Phil Rosenberg said...

Anita - Good point! Especially for someone in the field of communications.

Carli said...

Very insightful, Phil. I would not have thought to link my Twitter, Facebook or blog to my LinkedIn profile. Thank you for that.

As for applying to 55 positions within a year... does the lady even want a job?

However, I can relate somewhat. I find myself passing the initial interviews and getting to be a finalist, but then the nerves ratchet up and I become a babbling idiot in the final interview. I know my subject matter, the company I'm applying with and use all the usual relaxation techniques. Any advice?

Jane said...

Good question. I have applied for hundreds of jobs, and been fortunate to secure dozens of interviews; most go very well, but none has resulted in an offer. Typically one of two things happen:
A. I'm overqualified or the pay is too low and the employer knows this, in fact may even tell me so....and, no, matter even if I insist, they will know I won't be satisfied and will eventually leave. They hire instead someone who will is currently making that low salary. Or,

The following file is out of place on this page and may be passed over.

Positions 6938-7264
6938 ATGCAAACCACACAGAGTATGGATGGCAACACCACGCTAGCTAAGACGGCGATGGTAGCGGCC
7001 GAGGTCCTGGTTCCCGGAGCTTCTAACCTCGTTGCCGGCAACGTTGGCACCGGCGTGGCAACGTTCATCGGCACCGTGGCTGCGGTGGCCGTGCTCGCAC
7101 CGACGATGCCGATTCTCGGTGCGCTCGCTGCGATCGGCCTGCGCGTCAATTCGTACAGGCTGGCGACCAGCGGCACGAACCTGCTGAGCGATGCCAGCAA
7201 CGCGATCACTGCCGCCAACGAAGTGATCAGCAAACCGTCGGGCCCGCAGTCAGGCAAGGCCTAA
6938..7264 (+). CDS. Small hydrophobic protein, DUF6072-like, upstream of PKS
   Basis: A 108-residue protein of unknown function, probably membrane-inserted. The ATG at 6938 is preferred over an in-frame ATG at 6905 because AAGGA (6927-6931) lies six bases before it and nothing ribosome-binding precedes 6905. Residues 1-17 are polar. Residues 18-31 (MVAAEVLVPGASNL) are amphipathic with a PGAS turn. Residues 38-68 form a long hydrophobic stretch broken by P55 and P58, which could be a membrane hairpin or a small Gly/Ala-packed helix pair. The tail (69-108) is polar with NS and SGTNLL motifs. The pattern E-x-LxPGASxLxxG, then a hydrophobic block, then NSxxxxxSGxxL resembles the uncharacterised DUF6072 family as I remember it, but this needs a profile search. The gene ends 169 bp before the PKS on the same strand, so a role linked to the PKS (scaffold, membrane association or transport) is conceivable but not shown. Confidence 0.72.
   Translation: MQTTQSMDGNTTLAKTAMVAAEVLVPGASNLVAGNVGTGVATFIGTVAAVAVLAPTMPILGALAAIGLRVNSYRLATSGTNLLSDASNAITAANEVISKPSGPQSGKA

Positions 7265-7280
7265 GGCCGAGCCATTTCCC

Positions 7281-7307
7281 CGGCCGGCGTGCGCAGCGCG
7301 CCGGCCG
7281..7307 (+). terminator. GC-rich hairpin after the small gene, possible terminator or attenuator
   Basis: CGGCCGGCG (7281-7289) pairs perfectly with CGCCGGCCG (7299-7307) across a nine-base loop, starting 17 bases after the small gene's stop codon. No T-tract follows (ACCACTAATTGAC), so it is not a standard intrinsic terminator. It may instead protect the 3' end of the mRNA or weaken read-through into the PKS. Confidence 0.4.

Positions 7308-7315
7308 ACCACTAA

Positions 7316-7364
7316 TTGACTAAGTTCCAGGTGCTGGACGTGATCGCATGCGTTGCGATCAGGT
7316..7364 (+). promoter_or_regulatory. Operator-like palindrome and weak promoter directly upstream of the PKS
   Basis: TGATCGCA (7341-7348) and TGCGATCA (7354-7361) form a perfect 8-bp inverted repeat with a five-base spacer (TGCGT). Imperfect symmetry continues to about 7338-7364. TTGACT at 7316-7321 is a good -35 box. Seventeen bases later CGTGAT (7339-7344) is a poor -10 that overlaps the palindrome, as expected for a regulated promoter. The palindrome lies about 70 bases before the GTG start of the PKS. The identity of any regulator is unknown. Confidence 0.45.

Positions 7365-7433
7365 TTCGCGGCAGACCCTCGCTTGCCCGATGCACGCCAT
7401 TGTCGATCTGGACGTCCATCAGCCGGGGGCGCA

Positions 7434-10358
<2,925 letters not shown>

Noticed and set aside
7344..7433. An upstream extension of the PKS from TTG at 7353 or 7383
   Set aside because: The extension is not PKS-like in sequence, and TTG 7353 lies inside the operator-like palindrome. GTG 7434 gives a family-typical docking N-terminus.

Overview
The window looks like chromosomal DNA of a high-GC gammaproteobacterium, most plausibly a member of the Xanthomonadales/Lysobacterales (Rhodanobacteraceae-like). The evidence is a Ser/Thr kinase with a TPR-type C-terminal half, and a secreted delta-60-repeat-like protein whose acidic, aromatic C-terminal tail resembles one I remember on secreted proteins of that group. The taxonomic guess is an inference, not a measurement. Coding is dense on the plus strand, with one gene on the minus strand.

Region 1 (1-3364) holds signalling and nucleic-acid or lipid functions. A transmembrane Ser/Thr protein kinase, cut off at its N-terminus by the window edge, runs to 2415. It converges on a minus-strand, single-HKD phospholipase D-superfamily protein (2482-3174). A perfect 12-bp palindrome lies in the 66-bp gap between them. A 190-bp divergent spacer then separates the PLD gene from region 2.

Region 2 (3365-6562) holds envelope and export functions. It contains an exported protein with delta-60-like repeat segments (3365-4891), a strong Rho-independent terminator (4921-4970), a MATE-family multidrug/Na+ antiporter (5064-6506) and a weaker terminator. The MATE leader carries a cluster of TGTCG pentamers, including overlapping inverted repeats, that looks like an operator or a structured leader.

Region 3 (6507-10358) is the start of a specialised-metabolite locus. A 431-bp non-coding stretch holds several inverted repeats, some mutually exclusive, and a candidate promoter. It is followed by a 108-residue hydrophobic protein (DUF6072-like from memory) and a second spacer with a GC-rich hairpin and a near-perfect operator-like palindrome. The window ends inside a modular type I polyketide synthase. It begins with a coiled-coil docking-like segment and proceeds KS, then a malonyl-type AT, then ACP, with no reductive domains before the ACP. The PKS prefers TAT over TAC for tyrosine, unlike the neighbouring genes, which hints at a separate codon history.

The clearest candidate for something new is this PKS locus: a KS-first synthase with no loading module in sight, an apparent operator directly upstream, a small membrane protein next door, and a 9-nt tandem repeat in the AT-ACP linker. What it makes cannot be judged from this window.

B. When I inquire about the job, I'm told they "really liked me" but were overwhelmed with qualified candidates and just found someone else more closely matched to the job description (which are often exceedingly specific). Sometimes, it's an internal candidate, as that's the only place they'd find someone so closely matched to that description.

I think two things holding me back are actually my inability to relocate, and my broad-based background, meaning I'm good at lots of things, not a specialist in any one thing. Some employers think that's great, but in the end, they all want a perfect match of a job description that is like finding a needle in a haystack, and though I do a good job of selling myself and explaining my diverse skillset, I cannot mold myself like playdoh to fit their idea of perfection for that role.